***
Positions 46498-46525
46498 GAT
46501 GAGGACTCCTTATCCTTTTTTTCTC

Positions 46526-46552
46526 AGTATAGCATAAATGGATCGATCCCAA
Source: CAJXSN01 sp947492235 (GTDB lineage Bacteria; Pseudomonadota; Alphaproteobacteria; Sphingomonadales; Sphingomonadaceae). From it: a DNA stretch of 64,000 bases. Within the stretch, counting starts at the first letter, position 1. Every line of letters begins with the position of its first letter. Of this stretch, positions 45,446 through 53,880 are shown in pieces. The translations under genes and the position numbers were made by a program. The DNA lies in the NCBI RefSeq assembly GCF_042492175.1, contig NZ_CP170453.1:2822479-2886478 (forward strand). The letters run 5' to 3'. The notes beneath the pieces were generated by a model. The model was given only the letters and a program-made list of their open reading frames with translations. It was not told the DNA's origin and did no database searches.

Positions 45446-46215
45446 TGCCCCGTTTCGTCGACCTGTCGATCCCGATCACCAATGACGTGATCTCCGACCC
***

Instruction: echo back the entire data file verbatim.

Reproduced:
Positions 46498-46525
46498 GAT
46501 GAGGACTCCTTATCCTTTTTTTCTC

Positions 46526-46552
46526 AGTATAGCATAAATGGATCGATCCCAA
Source: CAJXSN01 sp947492235 (GTDB lineage Bacteria; Pseudomonadota; Alphaproteobacteria; Sphingomonadales; Sphingomonadaceae). From it: a DNA stretch of 64,000 bases. Within the stretch, counting starts at the first letter, position 1. Every line of letters begins with the position of its first letter. Of this stretch, positions 45,446 through 53,880 are shown in pieces. The translations under genes and the position numbers were made by a program. The DNA lies in the NCBI RefSeq assembly GCF_042492175.1, contig NZ_CP170453.1:2822479-2886478 (forward strand). The letters run 5' to 3'. The notes beneath the pieces were generated by a model. The model was given only the letters and a program-made list of their open reading frames with translations. It was not told the DNA's origin and did no database searches.

Positions 45446-46215
45446 TGCCCCGTTTCGTCGACCTGTCGATCCCGATCACCAATGACGTGATCTCCGACCC